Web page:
5. My Mark IIb control panel broke down in the spring due to a careless shortcut, and I have been building and redesigning this one on and off since then. I actually missed 1.5 completely, but finally the hardware is at an acceptable configuration. So, after a few time consuming mistakes, I flew an initial test flight with my Flight Control Mk IIId, and was happy with the result. What started when I looked at the price of a joystick with throttle and thought I could make one cheaper did turn out to be a hobby consuming hundreds of euros and opening a whole new field of learning. When I started, I knew a bit of electrics, barely more than Ohms law and the underlying physics. I had written small pieces of software in a lot of languages, but never looked at the beast known as C. The layout: When I realized I needed to redo the panel, I gave some thought to what functionality I was using at the most, and what I needed to see while I still could see the navball. This meant that the two main LCD displays was kept center top, providing me with whatever information I need at the current stage in flight. Below that analogue gauges showing information I need to be aware of approximate magnitude of without having to read a number. A real time clock is also center, it starts blinking a 'b' once time reach past 10 pm for reasons that should be obvious. The joysticks are placed at a distance that corresponds quite close to how far my hands are when I put them in front of me. I used to have them in the corners, but It turned out that I always was pulling a bit off axis as I had to reach to the side for them. Throttle is by the left hand, as I need attitude and throttle control in conjunction far more often than throttle ans translational control. Below the throttle is a momentary brake, and the big red stage button and its toggle. Toggle switches right upper corner have their functionality lit up either red or green, and as they are rather big I can reach them with either hand. The keypad on right side, on the other hand, is so small I need to focus on it. Apart from time warp control, it is mostly used for tertiary functions, such as science gathering, switching navball mode when I want something else than the default, or cycle camera or craft focus. Lower right corner is a number of rotary knobs. This is partially selectors for SAS mode, cam mode/map/IVA and control panel mode (rocket, aeroplane or rover), partially a set of trimmers for the attitude joystick and engine percentage. The LED display in that area show the value of a trimmer when said trimmer is adjusted. Finally, the big red abort button is well out of reach in case I should hit it accidentally, but easy to hit if I actually need it. As with the stage button, is has a toggle switch that physically disables the circuit when locked. The hardware For this panel I went with an Arduino Due. My previous build used a Mega, but I had instances of it not being fast enough when doing a bit of trigonometry and some square roots for my LCD displays. The Due runs at a native 3.3V, so I had to make a level shift protoboard for those units that run at 5V. The 5V are supplied by an old PC PSU, but given the low demands of the system I can keep said PSU off and just use the 5V 2A always on line. Still, nice to have all the power I can dream of within easy reach. Luckily, KSPSerialIO and Win10 talks just fine with this board, although I also have a CH340G USB to serial adapter connected to Serial1. I finally caved in and bought a crimping tool and proper connectors for my wires instead of soldering bits of header to the wire, and ribbon cables for most of the long connections. The protoboards I use are laid out as breadboards, saving a lot of soldering as well, and the wires on the board are single core. These improvements in manufacturing have been costly, but well worth the investment. Loose wire strands generate a lot of noise, and I had to scrap two protoboards where I could not locate the culprit. I have in recent years started to suffer from farsightedness, a fact I found out by having more and more difficulty soldering said protoboards. When soldering these days I use a magnifying lamp my wife exchanged for a better one (she does needlework), and have a set of reading glasses to go with my contact lenses. The annunciator and toggle status lights are all WS2812B LED strips, which saved me a ton of soldering. They are mounted on the button of 3d printed grids and shine through a layer of PVC slides with the actual print and food wrapping paper beneath to diffuse the light sufficiently. All digital switches are connected to 74HC165 or CD4021 shift in registers, and the rotary selectors are connected to 74HC147 encoders, which in turn are connected to shift registers. The reason for using 74HCxxx IC's is that they run at the Dues native 3.3V, so I did not have to level shift the signal to 5V. That was not the case for the 7seg LED modules, that are bought as units with integrated MAX7219 IC's, or the 4x20 LCD displays and the DS3231 real time clock, both types are 5V I2C connected units. The translational joystick is carried directly from my last control panel, and I am still very happy with it. It consists of a thumb joystick and a small piece of stick between two micro switches for three axis control, in a 3d printed casing. While I do use the twist of my attitude joystick for rotation, I would not like to depend on it for fine control or fast reaction. I use a slide potentiometer for throttle. I spent a bit more to get a fader for a mixer instead of a standard pot, I wore my previous throttle out and had problems with unintended engine ignition. The keypad is made from scratch with push buttons on a protoboard and another 3d printed grid to keep them aligned. There are still quite some empty positions on the keypad for when I get ideas to expand my functionality. The software On this panel, I have several functionalities that cannot be activated through KSPSerialIO, so I turned to kRPC. Unfortunately, while I could make a working Python client for kRPC and it even did some of the computational heavy lifting for the Arduino, I experienced considerable latency. This is surely partially due to my very imperfect implementation of the serial communications, but I knew that KSPSerialIO worked fast and out-of-the-box, once I added __attribute__((packed)) to the packets due to 32-bit architecture of the Due. So in the end I just decided to use both plugins, with kRPC handling complicated, non time dependent operations. First iteration had me send information to an Uno over I2C to send to kRPC, but in the end I connected a secondary serial port and cut the middle man. The Interesting ability of kRPC is to access almost everything in the game. In every vessel I made, I assigned solar panels to action group 1, ladders to AG2, science to AG3, engine mode to AG10 and so on. With kRPC, I just ask nicely to open all solar panels, with the important qualifier that there is no docking port between them and the root part in the three hierarchy. This means that when I carry a station part in my spaceplane and extend the solar panels, the solar panels of the station part does not try to unfold inside the cargo bay. In a similar vein, I have toggles for radiators and cargo bays. Science and repeatable science is on different push buttons, although I need to fiddle a bit with this part of the code: If I carry two goo containers, I only want one to open at a time. The code looks for the smallest storage of electrical charge and ties it to a toggle as well. This means that if I forget to extend my solar panels and a probe goes dead, I have a reserve of power to reactivate it. Admit it, you have been there as well. Communications between the kRPC client and the Due is still the biggest issue in the software. I sometimes get massive timeouts, and I still need to implement fast and reliable transfer from the client to the Due. kRPC can access information about misalignment between two vessels when docking, radio signal strenght, and the life support resources. I would like to have an alarm going of based on that information. On the KSPSerialIO side, there is lots of code reuse. I had made functions to deal with LED displays and the information on the LCDs is mostly carry over. Interesting notes are that I calculate circularization dV during the orbital phase of ascent when in rocket mode, and the deviation from KSC runway in aeroplane mode. I also have distance, relative velocity and approximate expected time of arrival showing up during rendezvous. Code to do While the controller works, there is still lot to be done. I have a 7seg to spare that should show time to maneuver node or rendezvous, and most of the annunciator is not programmed yet. Also, It would be nice to be able to call kRPC autopilot sequences from my panel, I have several standard launchers that could benefit from automated launch. Also, a general clean up of things that work but need polish on the second LCD display, it is not fully utilized yet. Source Code and thanks I finally learned how to use GitHub, so my code is available there for both Arduino and kRPC client. I learned a lot from reading other peoples code on the web, and especially @PeteWasEre have good example of using kRPC. As always, @stibbons is a fountain of knowledge, as well as the kRPC discord. And everybody else in the KSPSerialIO thread.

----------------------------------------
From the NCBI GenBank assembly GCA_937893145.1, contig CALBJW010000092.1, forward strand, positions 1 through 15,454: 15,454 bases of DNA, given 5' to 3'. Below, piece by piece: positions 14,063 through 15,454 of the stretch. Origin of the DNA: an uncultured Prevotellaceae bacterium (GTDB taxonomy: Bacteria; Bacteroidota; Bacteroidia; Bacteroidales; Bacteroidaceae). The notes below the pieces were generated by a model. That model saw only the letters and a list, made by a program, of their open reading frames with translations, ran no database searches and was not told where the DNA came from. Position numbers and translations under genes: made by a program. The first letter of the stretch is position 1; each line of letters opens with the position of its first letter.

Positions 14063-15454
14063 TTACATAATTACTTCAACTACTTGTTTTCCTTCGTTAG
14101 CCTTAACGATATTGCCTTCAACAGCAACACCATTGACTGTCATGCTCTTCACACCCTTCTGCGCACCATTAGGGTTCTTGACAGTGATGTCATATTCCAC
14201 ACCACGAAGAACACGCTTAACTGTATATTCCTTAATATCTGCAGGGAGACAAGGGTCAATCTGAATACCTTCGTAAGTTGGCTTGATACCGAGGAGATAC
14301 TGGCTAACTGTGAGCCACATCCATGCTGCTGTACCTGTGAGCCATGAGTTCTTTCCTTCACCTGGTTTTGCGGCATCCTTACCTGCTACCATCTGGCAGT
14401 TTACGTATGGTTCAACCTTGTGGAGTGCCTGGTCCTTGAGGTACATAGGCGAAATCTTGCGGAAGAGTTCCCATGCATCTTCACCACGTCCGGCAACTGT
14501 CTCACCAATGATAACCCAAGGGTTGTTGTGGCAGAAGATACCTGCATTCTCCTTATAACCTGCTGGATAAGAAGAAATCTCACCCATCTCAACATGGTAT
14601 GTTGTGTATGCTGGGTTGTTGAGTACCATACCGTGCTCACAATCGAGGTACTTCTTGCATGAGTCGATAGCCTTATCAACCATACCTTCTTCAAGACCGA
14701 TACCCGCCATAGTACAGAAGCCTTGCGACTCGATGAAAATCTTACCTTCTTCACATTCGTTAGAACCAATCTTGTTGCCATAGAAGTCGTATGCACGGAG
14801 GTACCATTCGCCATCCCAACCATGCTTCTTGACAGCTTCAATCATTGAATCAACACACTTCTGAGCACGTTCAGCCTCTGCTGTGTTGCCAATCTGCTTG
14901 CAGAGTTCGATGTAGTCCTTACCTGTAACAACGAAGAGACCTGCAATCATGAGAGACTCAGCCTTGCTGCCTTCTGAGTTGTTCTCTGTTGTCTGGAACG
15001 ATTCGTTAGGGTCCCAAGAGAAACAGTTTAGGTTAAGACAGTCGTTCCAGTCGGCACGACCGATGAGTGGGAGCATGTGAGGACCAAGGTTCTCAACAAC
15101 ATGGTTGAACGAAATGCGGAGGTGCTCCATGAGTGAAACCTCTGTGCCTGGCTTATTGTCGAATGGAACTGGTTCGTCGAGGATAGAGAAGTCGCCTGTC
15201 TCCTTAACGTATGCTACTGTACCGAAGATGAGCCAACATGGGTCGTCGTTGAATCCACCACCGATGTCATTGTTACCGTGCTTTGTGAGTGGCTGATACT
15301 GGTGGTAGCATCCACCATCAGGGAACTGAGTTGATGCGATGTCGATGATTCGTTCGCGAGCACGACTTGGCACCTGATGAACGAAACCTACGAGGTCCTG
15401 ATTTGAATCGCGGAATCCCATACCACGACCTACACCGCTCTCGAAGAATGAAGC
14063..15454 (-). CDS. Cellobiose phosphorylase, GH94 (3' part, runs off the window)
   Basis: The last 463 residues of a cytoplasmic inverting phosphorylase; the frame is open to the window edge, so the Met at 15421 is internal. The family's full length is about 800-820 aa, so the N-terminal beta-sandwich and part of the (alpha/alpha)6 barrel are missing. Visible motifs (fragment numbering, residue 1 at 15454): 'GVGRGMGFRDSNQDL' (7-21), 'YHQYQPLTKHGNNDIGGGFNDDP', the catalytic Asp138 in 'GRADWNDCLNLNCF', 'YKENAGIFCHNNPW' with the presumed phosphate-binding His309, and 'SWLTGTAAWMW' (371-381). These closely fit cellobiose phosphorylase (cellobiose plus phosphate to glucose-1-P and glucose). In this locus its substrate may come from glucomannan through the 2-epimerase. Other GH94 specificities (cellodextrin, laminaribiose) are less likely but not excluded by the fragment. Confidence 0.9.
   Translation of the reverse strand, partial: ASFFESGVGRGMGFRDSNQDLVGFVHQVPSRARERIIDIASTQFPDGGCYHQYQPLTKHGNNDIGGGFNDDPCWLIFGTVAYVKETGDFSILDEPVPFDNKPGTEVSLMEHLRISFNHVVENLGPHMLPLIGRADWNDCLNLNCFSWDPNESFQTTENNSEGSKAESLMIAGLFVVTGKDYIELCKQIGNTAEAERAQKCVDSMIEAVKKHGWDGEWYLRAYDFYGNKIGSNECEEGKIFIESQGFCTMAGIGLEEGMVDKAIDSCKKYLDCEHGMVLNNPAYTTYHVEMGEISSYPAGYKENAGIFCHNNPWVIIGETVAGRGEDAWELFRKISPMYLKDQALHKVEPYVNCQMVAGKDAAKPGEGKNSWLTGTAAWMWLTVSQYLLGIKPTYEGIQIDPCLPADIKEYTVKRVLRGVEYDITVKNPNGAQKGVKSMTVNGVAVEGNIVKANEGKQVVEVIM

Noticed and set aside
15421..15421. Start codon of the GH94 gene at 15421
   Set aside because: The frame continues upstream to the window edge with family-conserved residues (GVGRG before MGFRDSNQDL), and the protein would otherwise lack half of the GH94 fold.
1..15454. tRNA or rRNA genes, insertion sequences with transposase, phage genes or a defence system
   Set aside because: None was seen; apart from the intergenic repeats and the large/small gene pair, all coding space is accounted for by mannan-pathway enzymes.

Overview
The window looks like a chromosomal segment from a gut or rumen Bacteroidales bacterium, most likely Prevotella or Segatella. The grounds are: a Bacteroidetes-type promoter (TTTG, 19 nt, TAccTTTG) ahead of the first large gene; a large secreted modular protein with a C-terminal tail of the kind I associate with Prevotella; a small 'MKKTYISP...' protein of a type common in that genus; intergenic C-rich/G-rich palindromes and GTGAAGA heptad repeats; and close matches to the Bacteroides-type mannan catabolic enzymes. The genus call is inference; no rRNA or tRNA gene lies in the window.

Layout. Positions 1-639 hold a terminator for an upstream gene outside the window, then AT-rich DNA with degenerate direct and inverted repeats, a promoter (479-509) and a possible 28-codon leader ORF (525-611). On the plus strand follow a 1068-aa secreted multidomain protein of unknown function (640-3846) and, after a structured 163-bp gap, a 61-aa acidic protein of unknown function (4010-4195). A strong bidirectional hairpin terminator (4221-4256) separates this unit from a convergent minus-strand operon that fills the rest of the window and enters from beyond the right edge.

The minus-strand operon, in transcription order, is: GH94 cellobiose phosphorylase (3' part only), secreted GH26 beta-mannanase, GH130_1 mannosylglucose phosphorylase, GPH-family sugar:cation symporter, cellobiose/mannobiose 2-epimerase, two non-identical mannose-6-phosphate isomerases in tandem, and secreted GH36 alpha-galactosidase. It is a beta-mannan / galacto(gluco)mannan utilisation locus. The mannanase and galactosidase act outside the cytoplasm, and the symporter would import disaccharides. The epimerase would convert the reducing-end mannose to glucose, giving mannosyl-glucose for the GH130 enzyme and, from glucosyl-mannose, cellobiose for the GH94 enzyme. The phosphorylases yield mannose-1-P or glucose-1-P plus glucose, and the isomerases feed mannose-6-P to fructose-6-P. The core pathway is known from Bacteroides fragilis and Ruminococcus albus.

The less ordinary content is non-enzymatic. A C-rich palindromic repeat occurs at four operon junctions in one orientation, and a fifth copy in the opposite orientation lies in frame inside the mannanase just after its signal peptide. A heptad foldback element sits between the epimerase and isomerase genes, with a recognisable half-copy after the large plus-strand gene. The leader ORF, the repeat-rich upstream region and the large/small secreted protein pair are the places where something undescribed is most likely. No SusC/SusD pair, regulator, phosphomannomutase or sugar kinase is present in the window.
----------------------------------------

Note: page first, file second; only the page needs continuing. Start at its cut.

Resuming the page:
6. Hi, I've made a quadcopter and found I cannot control it. If I attach rotors to yaw/pitch/roll and thrust I am able control thrust but yaw/pitch/roll override each other so only one is effective. Thrust works because it's incremental while yaw/pitch/roll are absolute. At first I wanted do demand multiple overlapping controls to work additively (and they should) but then I realized that won't be enough. The collective throttle must lift the craft while axes control should only modify torque to control its movement and may work much weaker. So the torque for single engine could be calculated by a formula T=(1 - 3k)t + ky + kp +kr, where T is torque, t is throttle, and y, p, r are yaw pitch and roll, respectively. k is axes to throttle coefficient, let it be 0.1, for example. Now, this cannot be done. So I think the formula controller should be available for our creations. Of course this will be usable not only in quadcopters. Why not control ailerons in function od speed? In supersonic flight they are too strong while in low speed maneuvering they could work stronger. We could also describe by formulas hinges' movements as a function of time or the controller's value (then a controller's path could be a variable, not necessarily bound to a part).